Archive for December, 2016

Tony Bates’ year review – http://www.tonybates.ca/2016/12/19/online-learning-in-2016-a-personal-review/

«I indulged my obsession with knowing the extent to which online learning is penetrating post-secondary education with five posts on this topic. In a field undergoing such rapid changes, it is increasingly important to be able to track exactly what is going on. Thus a large part of my professional activity in 2016 has been devoted to establishing, almost from scratch, a national survey of online learning in Canadian post-secondary institutions. I would have written more about this topic, but until the survey has been successfully conducted in 2017, I have preferred to keep a low profile on this issue.

However, during 2016 it did become clear to me, partly as a result of pilot testing of the questionnaire, and partly through visits to universities, that blended learning is not only gaining ground in Canadian post-secondary education at a much faster rate than I had anticipated, but is raising critical questions about what is best done online and what face-to-face, and how to prepare institutions and instructors for what is essentially a revolution in teaching.»

 

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Open Education

Posted: December 22, 2016 in Moodle MOOC posts

An e-book on Open Education and International Perspectives on Higher Education:

http://www.openbookpublishers.com/htmlreader/978-1-78374-278-3/contents.xhtml

«The main purpose of this volume is to examine the emerging trends and common themes taking place in open education around the world and to provide education professionals, policymakers and interested readers with a global overview of the open education movement. Each chapter investigates a different aspect of open education within a different cultural and institutional context. Using case study data, this volume addresses the following questions: What are the global macro pressures impacting open education? What are the more granular micro pressures underlying the emerging trends in open education? What are the major changes occurring in tertiary education as a result of these pressures? How can we best interpret and explain these trends and themes to develop a plausible theory of open education?»

 

Appeal to more investment on european MOOCs to open up the model and turn it more accessible to a wider participation – http://home.eadtu.eu/images/News/Porto_Declaration_on_European_MOOCs_Final.pdf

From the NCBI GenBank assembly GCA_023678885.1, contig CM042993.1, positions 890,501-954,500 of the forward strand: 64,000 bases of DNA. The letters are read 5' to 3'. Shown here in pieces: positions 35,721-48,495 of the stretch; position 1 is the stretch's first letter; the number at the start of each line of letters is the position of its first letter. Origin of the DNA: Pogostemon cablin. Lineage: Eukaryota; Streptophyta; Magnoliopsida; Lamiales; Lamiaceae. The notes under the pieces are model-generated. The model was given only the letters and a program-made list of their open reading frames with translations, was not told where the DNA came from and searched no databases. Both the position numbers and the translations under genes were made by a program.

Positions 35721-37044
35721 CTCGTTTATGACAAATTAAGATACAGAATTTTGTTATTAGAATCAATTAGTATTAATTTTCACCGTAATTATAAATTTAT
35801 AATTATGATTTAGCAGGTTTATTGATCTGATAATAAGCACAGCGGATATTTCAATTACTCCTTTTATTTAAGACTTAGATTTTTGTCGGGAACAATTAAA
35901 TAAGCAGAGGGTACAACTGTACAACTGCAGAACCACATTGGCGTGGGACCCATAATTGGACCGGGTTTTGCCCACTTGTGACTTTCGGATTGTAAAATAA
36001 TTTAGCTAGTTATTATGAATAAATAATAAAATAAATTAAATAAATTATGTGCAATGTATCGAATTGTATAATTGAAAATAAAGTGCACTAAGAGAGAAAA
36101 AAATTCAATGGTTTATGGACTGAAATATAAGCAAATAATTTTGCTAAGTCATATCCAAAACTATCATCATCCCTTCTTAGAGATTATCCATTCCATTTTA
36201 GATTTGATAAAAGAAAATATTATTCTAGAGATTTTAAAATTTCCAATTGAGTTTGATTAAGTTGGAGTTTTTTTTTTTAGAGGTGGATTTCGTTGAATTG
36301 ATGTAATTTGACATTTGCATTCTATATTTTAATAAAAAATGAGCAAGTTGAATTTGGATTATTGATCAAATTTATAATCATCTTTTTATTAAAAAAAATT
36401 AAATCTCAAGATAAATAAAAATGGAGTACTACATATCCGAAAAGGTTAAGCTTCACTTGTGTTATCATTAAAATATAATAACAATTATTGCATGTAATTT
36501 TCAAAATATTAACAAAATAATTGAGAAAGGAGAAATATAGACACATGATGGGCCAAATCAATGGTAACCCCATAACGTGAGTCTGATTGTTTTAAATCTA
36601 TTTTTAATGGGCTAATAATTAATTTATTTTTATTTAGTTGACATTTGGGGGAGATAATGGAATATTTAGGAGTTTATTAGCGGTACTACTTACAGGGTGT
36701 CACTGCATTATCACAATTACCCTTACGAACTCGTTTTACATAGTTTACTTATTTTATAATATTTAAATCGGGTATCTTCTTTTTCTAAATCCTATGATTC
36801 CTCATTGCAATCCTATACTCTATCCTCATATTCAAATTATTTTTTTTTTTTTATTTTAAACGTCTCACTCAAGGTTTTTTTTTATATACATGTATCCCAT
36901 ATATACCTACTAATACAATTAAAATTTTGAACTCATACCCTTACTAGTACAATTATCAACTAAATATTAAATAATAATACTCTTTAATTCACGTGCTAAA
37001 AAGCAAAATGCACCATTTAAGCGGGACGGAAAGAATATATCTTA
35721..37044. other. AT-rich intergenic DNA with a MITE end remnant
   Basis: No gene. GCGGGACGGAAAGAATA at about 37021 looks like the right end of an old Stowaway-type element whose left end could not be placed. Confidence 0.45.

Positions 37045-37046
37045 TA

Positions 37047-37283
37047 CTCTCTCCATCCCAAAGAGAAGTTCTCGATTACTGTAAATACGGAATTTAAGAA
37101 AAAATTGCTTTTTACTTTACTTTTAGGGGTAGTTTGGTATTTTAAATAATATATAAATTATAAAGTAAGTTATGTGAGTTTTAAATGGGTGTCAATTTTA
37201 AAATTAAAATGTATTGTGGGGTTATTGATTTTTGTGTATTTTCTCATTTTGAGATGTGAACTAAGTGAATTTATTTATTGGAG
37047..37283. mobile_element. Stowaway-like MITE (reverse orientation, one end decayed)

Great article about the role of Higher Education and the values that should convey – https://www.insidehighered.com/views/2016/12/01/higher-education-needs-transformation-its-value-proposition-essay

«We have allowed the story of higher education today to become one about value, to be sure — monetary value, dollars and cents as surrogates for quality and more important moral values. It’s not just about the incredible wealth of some universities, although that is part of the perceived value today, at least in rankings. Even more, it’s all about the economics for the consumers: whether the student finds the experience of higher education to be valuable not in terms of the person we help him or her to become, but rather, whether the graduate gets a well-paying job…

Higher education needs a deep and pervasive transformation of its value proposition for the American public and the global society we serve. And this value proposition should be, unabashedly, about real civic, social and moral values…»

eCampus Ontario Strategic Plan 2016-18 – https://www.ecampusontario.ca/news/strategic-plan-2016-18-now-available

Six postgraduate degrees to be available in 2017 – Cyber Security, Information Technology, Financial Planning, Humanitarian and Development Action, Property, and Diabetes Education – https://about.futurelearn.com/press-releases/futurelearn-deakin-university-first-offer-range-degrees-delivered-entirely-mooc-platform/

Top Ed-Tech Trends of 2016

Posted: December 13, 2016 in Moodle MOOC posts

A disruptive article by Audrey Watters – http://2016trends.hackeducation.com/wishful-thinking.html

«The promise of education technology, like it or not, is mostly wishful thinking. Proponents of ed-tech insist that ed-tech is necessary; that without ed-tech, schools are outmoded and irrelevant; that “the future” demands it. But as I argued in a talk I gave at VCU in November, “the best way to predict the future is to issue a press release.” That is, the steady drumbeat of marketing surrounding the necessity of education technology largely serves to further ideologies of neoliberalism, individualism, late-stage capitalism, outsourcing, surveillance, speed, and commodity fetishism.»

An article by Tony Bates  – http://www.tonybates.ca/2016/12/01/5-ideas-for-a-pedagogy-of-online-learning/